Share
Environment

# Louisiana Audit Finds Number of Orphaned Wells Increased by 50%, Could Cost State Millions

## The Louisiana agency overseeing oil and gas drilling has seen a 50% increase in orphaned wells the state must pay to plug because they’ve been abandoned by their operators, according to a new audit by the Louisiana Legislative Auditor’s Office.

The Louisiana agency overseeing oil and gas drilling has seen a 50% increase in orphaned wells the state must pay to plug because they’ve been abandoned by their operators, according to a new audit by the Louisiana Legislative Auditor’s Office.

The audit also said the Department of Natural Resources Office of Conservation also is behind in forcing operators to plug disused wells that are yet to be abandoned and has failed to conduct required reinspections of hundreds of out-of-compliance wells.

The report says the conservation office actually has made dramatic improvements since a scathing 2014 audit that warned the state’s fees were inadequate to pay for the regulation of wells in use or the cleanup of abandoned wells.

But it concluded the state remains at significant risk of having to spend millions to shut in hundreds of abandoned wells because officials have not been able to require energy firms to provide enforceable closure agreements.

In a letter to state lawmakers, Legislative Auditor Daryl Purpera warned that the conservation office’s improved regulatory practices actually resulted in a 50% increase in the number of orphan wells for which the state will be financially responsible. As of 1 January 2020, the state had 4,295 orphaned wells, which the conservation office estimates will take $128 million and nearly 20 years to plug properly. That estimate was based on an average cost of$30,000 to plug a well and the average $6.5 million each year that goes into the state’s orphan well fund from fees. However, the audit also pointed out that the estimate does not take into account costly emergency actions, such as two orphaned wells that "posed both environmental and public safety risks" that the state spent$8.8 million to plug last year.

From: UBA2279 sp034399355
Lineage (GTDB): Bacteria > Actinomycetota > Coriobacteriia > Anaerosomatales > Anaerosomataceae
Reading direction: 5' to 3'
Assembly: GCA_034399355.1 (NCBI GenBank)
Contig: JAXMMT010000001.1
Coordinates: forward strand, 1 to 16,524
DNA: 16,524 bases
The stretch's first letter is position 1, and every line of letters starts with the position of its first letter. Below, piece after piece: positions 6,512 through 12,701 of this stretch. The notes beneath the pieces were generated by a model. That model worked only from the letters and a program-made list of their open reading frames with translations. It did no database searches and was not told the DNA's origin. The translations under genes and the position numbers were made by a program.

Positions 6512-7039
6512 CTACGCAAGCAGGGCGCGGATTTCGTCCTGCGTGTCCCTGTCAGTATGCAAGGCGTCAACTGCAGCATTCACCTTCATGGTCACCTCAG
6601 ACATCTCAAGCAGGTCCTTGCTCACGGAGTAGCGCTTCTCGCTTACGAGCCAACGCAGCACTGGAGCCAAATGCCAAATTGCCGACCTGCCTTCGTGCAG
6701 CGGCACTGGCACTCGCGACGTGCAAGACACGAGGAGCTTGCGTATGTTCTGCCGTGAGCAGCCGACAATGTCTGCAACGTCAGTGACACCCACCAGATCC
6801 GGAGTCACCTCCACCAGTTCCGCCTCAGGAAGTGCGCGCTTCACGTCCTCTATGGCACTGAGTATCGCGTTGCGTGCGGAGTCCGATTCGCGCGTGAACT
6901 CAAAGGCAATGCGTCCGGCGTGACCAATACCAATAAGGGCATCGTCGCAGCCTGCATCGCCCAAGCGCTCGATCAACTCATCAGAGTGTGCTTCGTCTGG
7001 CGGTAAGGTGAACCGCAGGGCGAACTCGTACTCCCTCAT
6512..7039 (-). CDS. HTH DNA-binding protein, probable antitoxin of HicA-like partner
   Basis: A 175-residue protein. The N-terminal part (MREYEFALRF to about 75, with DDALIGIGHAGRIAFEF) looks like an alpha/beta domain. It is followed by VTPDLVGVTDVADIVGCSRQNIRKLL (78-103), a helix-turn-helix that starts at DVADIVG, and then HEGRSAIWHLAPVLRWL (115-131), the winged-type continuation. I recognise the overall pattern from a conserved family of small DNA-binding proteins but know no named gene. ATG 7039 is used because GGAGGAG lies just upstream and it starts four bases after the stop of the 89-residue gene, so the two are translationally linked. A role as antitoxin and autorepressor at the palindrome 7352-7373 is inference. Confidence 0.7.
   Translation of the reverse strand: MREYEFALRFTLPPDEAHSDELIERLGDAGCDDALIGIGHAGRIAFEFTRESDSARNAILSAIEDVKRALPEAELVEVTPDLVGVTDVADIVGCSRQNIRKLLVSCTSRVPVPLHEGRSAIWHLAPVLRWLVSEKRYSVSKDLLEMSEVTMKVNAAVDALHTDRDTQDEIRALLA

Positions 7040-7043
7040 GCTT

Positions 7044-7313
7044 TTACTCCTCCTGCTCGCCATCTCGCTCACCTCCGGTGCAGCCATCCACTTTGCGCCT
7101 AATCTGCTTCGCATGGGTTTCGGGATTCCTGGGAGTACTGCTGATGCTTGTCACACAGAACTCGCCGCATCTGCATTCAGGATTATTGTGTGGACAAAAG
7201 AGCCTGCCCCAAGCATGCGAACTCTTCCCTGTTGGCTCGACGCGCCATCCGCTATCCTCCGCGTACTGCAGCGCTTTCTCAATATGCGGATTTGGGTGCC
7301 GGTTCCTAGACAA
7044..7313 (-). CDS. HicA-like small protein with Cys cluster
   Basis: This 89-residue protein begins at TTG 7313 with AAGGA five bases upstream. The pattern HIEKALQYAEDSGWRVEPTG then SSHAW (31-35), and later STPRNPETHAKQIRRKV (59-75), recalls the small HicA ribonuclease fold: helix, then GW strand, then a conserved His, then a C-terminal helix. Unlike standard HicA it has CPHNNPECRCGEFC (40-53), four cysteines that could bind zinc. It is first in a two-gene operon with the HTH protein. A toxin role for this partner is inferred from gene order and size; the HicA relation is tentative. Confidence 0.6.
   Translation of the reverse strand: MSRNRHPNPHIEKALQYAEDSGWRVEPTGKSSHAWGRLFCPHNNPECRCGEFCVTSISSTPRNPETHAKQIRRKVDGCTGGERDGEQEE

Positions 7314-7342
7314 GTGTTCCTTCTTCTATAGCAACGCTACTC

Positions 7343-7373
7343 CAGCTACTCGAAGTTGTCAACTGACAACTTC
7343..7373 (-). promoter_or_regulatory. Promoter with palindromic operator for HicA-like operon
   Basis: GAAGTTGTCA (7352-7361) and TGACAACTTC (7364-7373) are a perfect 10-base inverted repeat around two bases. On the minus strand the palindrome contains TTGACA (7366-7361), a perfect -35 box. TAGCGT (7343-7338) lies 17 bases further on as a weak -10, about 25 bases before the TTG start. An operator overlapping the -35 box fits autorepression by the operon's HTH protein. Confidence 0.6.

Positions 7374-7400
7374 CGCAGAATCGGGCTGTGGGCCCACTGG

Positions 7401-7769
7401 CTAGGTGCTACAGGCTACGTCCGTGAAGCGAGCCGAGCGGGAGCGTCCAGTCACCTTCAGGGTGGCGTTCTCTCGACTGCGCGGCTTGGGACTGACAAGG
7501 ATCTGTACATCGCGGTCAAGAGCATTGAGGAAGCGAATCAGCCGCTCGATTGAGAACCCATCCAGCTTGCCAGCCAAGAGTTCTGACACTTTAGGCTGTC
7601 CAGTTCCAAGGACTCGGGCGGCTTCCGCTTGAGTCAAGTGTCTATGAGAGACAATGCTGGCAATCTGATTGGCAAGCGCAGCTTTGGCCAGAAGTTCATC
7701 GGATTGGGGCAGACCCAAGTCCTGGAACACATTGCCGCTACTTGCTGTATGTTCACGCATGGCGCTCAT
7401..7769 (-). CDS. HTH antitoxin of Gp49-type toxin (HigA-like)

And a dozen financial institutions that were supposed to back company financial security instruments had not paid \$5 million owed the state for well closures as of February.

The orphan well problem could become even worse because of rock-bottom oil prices, which could force more struggling firms out of business, said Patrick Courreges, a spokesman for the Department of Natural Resources.